Epilepsy is one of the most common of the serious neurological disorders. Hypnagogia ( Greek ὕπνος húpnos "sleep" + the root found in ἄγω ágō "to lead away conduct convey" ἀγωγεύς Illness (sometimes referred to as ill-health or ail) can be defined as a state of poor Health. Constipation, costiveness, or irregularity, is a condition of the Digestive system in which a person (or animal experiences hard Feces that See also "Mensuration" a term sometimes used to describe Measurement, particularly in the context of Forestry.  Genetic, congenital, and developmental conditions are mostly associated with it among younger patients; tumors are more likely over age 40; head trauma and central nervous system infections may occur at any age. A genetic disorder is a condition caused by abnormalities in Genes or Chromosomes While some diseases such as Cancer, are due to genetic abnormalities acquired A congenital disorder is a disease or disorder that is present at birth Developmental disorders are disorders that occur at some stage in a Child 's development often retarding the development See also Cancer A tumor or tumour is the name for a swelling or lesion formed by an abnormal growth of cells (termed neoplastic Traumatic brain injury. THIS PAGE IS FOR INFORMATION ON HEAD INJURY (NOT SPECIFICALLY THE BRAIN--> Head injury is Central nervous system infections are those Infections of the Central nervous system (CNS The prevalence of active epilepsy is roughly in the range 5–10 per 1000 people. In Epidemiology, the prevalence of a Disease in a Statistical population is defined as the total number of cases of the disease in the population at a given Up to 50 per 1000 people experience nonfebrile seizures at some point in life; epilepsy's lifetime prevalence is relatively high because most patients either stop having seizures or (less commonly) die of it. A febrile seizure, also known as a fever fit or febrile convulsion is a Convulsion triggered by a rise in Body temperature. In Epidemiology, the prevalence of a Disease in a Statistical population is defined as the total number of cases of the disease in the population at a given Epilepsy's approximate annual incidence rate is 40–70 per 100,000 in industrialized countries and 100–190 per 100,000 in resource-poor countries; socioeconomically deprived people are at higher risk. Incidence is a measure of the risk of developing some new condition within a specified period of time In industrialized countries the incidence rate decreased in children but increased among the elderly during the three decades prior to 2003, for reasons not fully understood.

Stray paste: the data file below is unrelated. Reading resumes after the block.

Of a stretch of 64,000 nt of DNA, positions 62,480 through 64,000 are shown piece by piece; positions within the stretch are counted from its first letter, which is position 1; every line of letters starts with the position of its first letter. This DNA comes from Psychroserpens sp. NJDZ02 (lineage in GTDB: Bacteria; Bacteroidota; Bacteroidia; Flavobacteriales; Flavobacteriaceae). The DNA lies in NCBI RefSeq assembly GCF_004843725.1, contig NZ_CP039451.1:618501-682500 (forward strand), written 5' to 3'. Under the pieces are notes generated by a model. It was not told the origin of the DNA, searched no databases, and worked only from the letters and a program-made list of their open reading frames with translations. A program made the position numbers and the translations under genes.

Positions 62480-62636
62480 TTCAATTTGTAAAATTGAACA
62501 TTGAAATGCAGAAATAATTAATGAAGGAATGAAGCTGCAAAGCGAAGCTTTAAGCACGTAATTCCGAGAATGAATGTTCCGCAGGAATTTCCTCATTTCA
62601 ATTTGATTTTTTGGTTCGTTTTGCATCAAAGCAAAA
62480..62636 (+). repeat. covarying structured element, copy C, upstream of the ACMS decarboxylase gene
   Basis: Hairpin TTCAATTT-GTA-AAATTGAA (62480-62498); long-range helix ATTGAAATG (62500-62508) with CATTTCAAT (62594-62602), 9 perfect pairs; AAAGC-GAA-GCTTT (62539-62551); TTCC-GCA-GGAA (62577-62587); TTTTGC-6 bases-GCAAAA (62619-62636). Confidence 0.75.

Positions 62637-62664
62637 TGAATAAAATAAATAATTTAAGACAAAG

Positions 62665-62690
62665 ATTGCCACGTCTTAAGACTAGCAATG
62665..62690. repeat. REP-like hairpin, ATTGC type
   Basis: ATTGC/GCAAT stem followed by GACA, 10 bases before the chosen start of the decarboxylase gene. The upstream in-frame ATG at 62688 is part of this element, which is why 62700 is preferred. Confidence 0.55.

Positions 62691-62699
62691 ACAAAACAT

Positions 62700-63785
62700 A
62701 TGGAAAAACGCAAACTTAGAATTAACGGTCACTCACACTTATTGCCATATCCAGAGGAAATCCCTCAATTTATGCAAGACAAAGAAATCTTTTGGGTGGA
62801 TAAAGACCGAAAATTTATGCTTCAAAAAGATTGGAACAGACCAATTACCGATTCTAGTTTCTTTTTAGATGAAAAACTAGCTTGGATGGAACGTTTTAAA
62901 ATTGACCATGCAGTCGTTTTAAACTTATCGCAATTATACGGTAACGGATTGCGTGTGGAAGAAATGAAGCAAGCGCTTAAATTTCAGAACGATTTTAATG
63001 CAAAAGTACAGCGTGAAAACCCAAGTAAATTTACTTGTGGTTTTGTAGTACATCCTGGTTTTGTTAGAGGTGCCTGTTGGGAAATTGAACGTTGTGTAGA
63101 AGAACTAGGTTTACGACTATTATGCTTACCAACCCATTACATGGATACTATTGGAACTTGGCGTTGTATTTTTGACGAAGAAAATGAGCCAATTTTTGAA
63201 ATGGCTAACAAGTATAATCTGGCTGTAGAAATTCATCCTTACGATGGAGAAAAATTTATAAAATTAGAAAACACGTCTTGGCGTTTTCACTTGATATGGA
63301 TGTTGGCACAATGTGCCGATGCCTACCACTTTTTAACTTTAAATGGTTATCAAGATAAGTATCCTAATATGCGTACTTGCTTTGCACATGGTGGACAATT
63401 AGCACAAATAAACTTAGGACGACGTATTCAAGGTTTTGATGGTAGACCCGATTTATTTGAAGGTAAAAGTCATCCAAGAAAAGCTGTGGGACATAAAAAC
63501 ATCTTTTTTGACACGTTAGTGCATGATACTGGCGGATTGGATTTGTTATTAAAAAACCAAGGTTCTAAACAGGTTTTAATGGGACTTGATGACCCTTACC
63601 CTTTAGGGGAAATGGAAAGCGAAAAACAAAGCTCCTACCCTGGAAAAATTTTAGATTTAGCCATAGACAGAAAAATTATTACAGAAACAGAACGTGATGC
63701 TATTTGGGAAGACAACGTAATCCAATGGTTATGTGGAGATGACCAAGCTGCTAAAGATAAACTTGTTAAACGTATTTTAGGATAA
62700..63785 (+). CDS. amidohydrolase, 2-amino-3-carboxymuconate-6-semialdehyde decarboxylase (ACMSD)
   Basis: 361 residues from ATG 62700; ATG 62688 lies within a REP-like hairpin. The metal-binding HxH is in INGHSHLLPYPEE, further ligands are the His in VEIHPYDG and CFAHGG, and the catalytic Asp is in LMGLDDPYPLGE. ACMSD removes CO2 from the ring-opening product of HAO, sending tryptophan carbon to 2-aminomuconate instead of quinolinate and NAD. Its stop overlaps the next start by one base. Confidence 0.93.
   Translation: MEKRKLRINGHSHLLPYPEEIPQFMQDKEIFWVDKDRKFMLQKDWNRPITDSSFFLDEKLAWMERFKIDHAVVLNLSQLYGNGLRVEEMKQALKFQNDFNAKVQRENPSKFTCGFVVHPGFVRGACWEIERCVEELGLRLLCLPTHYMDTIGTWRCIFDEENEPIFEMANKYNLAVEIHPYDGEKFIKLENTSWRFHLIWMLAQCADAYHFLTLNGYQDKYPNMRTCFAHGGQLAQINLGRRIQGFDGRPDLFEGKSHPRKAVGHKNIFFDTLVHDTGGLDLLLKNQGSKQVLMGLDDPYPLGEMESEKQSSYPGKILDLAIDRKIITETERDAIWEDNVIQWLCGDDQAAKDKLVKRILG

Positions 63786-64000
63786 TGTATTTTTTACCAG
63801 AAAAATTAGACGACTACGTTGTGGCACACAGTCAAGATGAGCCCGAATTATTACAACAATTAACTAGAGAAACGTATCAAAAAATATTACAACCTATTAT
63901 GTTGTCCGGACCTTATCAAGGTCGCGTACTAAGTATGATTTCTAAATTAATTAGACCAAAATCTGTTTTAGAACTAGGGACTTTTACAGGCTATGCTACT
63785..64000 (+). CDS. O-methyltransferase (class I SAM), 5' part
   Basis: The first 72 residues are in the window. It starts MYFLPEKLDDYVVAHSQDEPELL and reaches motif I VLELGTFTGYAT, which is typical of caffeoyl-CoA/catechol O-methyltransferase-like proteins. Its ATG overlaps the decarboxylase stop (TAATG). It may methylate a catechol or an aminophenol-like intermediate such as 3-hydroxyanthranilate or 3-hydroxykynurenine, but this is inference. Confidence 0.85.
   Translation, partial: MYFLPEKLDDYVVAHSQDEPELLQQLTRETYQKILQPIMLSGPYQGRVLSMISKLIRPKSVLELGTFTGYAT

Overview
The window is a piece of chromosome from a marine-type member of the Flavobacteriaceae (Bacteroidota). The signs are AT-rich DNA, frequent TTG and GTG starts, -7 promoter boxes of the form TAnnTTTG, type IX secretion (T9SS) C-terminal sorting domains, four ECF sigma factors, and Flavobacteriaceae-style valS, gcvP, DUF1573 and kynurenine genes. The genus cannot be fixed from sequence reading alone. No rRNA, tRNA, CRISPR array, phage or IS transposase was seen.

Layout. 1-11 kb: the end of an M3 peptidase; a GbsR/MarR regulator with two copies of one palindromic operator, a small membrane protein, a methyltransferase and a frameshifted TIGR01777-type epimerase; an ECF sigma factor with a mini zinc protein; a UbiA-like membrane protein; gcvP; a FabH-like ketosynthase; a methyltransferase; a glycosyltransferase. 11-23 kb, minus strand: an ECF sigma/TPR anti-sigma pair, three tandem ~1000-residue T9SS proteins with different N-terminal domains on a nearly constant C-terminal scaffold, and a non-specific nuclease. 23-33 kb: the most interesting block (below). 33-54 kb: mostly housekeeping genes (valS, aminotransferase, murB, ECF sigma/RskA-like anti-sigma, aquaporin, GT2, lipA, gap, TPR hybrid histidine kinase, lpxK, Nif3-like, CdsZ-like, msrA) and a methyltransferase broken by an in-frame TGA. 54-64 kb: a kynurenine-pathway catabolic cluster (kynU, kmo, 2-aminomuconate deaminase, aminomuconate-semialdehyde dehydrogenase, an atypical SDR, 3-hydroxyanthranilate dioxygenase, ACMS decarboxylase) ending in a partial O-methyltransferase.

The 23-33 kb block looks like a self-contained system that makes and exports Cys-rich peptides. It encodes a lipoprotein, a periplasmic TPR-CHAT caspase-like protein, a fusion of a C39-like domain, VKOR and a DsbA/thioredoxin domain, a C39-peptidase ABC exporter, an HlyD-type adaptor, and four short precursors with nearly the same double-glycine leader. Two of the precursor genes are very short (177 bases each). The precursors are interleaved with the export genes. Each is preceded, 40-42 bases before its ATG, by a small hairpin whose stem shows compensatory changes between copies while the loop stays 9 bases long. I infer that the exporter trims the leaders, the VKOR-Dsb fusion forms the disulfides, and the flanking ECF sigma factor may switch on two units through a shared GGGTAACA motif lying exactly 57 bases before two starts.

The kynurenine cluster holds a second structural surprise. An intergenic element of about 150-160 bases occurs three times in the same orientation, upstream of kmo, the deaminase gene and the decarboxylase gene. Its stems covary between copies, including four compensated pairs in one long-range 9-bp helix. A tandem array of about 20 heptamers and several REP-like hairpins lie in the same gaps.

Children with epilepsy are three to nine times more likely to have mental health problems than healthy children. Although the search for risk factors has often produced inconsistent results, there is evidence that the development of mental health problems in children with epilepsy is moderated and mediated by family risk factors. Attention-deficit/hyperactivity disorder (ADHD) affects three to five times more children with epilepsy than children in the general population, and children with epilepsy also have significantly higher rates of depression and anxiety. Attention-Deficit Hyperactivity Disorder (ADHD is a neurobehavioral developmental disorder affecting about 3-5% of the world's population  There is a strikingly higher prevalence of epilepsy in children with autism, and evidence suggests that epilepsy is a risk factor for autism, independent of other central nervous system problems. Language development. The terminology